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Our research projects

Simulations conducted in computational models reconstructed from MRI scans at clinical resolution have emerged as a powerful new tool in the electrophysiologist’s arsenal for treating arrhythmia and stratifying risk of future heart rhythm incidents (e.g., sudden cardiac arrest). Projects include:

  • Identifying individuals with the fibrotic substrate for AF within a cohort of Embolic Stroke of Unknown Source (ESUS) patients
  • Quantifying sources of uncertainty in computational simulations of the heart to enable more effective model validation and verification
  • Predicting optimal ablation targets in patients with complex reentrant atrial flutter
  • Developing new frameworks efficient and clinically useful assessment of arrhythmia susceptibility in patient-specific cardiac models

The lead trainee researcher in this area is Savannah Bifulco.

Ventricular tachyarrhythmias that occur following injection of heart-like cells derived from individual patients’ own stem cells (hiPSC-CM) are a huge hindrance to the feasibility of translating this exciting technology to clinical applications. Computational heart models have emerged as a powerful tool for deciphering this type of relationship.
Projects include:

  • Characterizing robustness of spontaneous hiPSC-CM excitation in image-based computational models via cardiac safety factor (SF) calculations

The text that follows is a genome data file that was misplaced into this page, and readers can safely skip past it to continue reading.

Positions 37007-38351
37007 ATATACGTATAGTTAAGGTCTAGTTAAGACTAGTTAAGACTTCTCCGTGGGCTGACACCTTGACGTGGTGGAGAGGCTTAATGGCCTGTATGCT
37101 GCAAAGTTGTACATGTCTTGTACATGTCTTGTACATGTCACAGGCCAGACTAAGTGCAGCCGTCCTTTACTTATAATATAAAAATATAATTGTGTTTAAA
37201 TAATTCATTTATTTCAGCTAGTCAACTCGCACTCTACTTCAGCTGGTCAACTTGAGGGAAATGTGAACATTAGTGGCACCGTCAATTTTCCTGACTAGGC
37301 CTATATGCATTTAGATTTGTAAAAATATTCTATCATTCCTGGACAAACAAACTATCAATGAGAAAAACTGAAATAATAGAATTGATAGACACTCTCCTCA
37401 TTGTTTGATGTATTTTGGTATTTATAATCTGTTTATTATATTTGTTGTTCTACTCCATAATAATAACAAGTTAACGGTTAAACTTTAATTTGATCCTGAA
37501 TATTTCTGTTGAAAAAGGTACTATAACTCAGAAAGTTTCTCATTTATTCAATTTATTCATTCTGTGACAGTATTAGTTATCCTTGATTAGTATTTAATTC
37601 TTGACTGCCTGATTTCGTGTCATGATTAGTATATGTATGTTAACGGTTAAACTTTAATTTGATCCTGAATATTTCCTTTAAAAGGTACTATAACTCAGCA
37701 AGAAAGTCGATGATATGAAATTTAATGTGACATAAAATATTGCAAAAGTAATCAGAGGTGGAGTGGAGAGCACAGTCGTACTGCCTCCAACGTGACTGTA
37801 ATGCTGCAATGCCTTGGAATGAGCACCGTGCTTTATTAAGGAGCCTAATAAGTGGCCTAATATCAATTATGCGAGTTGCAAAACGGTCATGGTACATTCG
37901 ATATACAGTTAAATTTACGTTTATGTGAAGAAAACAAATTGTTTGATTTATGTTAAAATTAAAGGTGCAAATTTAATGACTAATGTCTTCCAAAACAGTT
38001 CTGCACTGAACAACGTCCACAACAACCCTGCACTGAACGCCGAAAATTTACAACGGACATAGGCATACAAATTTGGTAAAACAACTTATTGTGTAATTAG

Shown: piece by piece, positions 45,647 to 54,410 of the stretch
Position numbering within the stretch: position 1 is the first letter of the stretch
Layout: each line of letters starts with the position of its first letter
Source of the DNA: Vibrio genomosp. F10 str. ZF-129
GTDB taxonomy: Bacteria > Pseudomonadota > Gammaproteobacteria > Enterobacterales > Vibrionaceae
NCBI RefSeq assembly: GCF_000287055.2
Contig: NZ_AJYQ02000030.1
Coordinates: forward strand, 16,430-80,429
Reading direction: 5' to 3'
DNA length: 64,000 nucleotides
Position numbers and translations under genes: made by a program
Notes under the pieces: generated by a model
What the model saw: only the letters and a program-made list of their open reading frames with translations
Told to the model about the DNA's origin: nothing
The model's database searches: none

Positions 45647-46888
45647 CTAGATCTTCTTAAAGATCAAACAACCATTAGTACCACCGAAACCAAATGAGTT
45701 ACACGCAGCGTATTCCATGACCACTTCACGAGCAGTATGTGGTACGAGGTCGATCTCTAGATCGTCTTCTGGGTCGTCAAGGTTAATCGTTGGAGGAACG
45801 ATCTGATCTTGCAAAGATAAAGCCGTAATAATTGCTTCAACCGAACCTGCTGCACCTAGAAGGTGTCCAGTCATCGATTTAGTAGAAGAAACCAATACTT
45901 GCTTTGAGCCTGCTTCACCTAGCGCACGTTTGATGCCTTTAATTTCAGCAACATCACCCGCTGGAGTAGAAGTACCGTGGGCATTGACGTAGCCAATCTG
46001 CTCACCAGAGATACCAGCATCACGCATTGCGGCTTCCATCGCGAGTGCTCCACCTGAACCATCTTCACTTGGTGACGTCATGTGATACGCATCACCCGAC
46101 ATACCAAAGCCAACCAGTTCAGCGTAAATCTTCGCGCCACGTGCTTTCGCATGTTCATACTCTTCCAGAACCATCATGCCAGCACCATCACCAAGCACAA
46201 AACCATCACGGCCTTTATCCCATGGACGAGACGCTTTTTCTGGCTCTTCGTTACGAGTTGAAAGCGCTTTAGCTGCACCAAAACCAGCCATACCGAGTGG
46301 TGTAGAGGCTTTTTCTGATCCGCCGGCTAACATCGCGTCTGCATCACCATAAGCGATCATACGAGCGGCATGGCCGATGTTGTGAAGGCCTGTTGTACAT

• Understanding sources of triggered arrhythmia following hiPSC-CM implantation in vivo

hiPSC-CM can also be used as a means of modeling genetically inherited conditions that cause rhythm disorders. The lab is currently embarking on a new research trajectory that will involve using measurements from individual patients’ hiPSC-CM as a means of personalizing cell- and tissue-scale electrophysiological parameters in organ-scale models.

The lead trainee researcher in this area is Chelsea Gibbs.

Work in this area has led to the development of a robust computational framework for modeling optogenetics in the heart. This methodology enables simulations that can help understand how light could be used to treat arrhythmia. There is a high level of public excitement about cardiac optogenetics and great enthusiasm for further research along this trajectory.
Projects include:

  • Using optogenetic tools to scale mechanistic insights from mouse experimental models of arrhythmia to better understand human cardiac physiology
  • Developing simulations to help forecast and shape the future development of devices that might change the way arrhythmia is treated (e.g., via incorporation of new opsin variants like anion channelrhodopsins)
  • Using optogenetics to modulate propensity for afterdepolarization-mediated ectopic beats

The lead trainee researcher in this area is Alex Ochs.

The lab’s most recent endeavor is to use artificial intelligence (AI) to pinpoint COVID-19 patients at risk for adverse cardiac outcomes using a single ECG recording acquired at hospital intake. Identifying these patients most in need of care will allow clinicians to monitor and provide treatment, while minimizing their own risk and eliminating unnecessary testing. AI has been used successfully in similar areas, such as identifying patients with atrial fibrillation using ECGs acquired in the absence of arrhythmia. Thus, we surmise that AI can be used to identify those with risk of life-threatening cardiovascular complications using COVID-19 intake ECGs. We recently secured pilot funding to support this work.

We are simultaneously exploring other opportunities within the space of AI-based analysis of patient data in cardiac electrophysiology. More to come in this space!

The lead trainee researcher in this area is Amber (Zih-Hua) Chen.